Britain’s gold medal chase went awry on day one of the London Olympics when world champion Mark Cavendish finished 29th in the cycling road race. He blamed Australians for not helping chase down a breakaway.
Kazakhstan’s Alexandr Vinokourov, 38, won in his last few days as a pro rider. Rigoberto Uran of Colombia was second and Norway’s Alexander Kristoff third.
Cavendish was the favorite yesterday with bookmaker Coral Ltd., and a successful $1 wager would have yielded a $1 profit. He finished 40 seconds off the pace as four compatriots including Tour de France champion Bradley Wiggins couldn’t lead him into a position to challenge in a sprint.
“The Australians just sat there and always ride negatively,” Cavendish told the British Broadcasting Corp. “I haven’t got a medal, but I’m really proud of my team and really proud of my country for the support we had.”
The four Australians included 2011 Tour de France champion Cadel Evans and Team Sky’s Michael Rogers, who helped Wiggins become the first Tour British winner on July 22.
London Mayor Boris Johnson, who’s known for his deadpan humor, said near the finish line that the defeat on day one was a “classic British maneuver.”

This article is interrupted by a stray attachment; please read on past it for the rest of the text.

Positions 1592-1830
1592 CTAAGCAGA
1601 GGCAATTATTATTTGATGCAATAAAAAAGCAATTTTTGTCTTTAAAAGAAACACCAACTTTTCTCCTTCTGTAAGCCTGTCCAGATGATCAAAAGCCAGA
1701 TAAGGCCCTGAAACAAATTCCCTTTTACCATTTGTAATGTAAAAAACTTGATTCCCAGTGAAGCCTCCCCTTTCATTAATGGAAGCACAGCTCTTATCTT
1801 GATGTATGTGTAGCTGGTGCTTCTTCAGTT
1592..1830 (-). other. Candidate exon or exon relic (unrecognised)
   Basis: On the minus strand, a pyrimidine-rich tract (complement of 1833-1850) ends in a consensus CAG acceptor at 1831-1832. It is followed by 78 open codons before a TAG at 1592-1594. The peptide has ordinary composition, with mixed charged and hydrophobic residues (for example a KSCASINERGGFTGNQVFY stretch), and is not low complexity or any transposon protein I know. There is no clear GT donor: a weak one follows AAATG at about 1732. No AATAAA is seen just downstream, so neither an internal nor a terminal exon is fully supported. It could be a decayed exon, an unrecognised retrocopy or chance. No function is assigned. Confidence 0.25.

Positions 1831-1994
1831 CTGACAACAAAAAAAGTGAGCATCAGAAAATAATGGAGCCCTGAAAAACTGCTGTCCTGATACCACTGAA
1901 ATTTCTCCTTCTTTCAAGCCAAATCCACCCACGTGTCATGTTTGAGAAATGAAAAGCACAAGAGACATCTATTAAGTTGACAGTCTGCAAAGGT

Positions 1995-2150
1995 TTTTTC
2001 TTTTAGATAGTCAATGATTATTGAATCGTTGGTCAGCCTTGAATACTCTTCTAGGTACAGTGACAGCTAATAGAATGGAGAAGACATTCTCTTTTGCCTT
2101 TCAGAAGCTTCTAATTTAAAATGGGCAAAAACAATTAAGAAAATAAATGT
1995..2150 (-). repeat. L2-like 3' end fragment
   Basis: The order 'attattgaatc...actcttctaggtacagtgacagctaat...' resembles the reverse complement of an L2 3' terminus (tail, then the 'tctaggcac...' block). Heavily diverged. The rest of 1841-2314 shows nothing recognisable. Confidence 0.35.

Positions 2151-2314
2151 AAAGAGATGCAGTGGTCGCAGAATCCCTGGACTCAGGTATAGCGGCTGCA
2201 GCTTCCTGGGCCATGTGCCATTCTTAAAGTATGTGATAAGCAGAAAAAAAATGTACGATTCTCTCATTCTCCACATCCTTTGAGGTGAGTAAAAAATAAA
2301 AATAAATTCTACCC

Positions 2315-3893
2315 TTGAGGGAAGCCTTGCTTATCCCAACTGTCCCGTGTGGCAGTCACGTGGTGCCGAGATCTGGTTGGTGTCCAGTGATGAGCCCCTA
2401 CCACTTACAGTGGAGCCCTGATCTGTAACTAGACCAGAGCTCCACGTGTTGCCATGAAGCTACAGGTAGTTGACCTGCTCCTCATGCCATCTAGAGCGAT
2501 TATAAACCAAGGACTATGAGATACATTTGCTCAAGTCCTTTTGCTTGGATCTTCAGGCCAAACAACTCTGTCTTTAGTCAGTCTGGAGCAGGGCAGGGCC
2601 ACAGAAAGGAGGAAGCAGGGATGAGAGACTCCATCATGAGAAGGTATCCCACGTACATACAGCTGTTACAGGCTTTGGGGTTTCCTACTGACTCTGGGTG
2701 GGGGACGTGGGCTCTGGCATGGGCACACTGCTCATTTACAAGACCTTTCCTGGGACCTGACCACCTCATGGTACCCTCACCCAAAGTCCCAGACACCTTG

“We’re lulling our competitors into a false sense of security,” Johnson said in an interview. “The lulling may go on for several days.”
Britain is targeting 48 medals at the games.
Spectators waving British flags lined the road five or six deep as the riders made nine ascents of Box Hill in Surrey, southwest of London. The British quintet led by Ian Stannard for dozens of miles toiled to get within a minute of a 22-strong breakaway during the 140-mile race that ended on The Mall near Buckingham Palace.
Vinokourov, who won silver at the Sydney games in 2000 and failed a doping test at the 2007 Tour de France, outsprinted Uran on the final straight away after the pair spent the last several kilometers on their own.
The Kazakh darted ahead with some 300 meters left when Uran turned to look behind him.
“It’s a beautiful reward for my career,” Vinokourov said.
Cavendish had fewer teammates to support him than at the Tour de France -- in which teams have nine riders -- and didn’t have radios to get guidance from team directors like in the three-week stage, Kristoff said. Instead, they relied on officials riding pillion on motorbikes to show them the time margin on a blackboard.
Chris Froome, the Kenya-born Briton who finished second to Wiggins at the Tour de France, gave up the chase with a few miles remaining.
“It’s not easy with such small teams,” Kristoff said.
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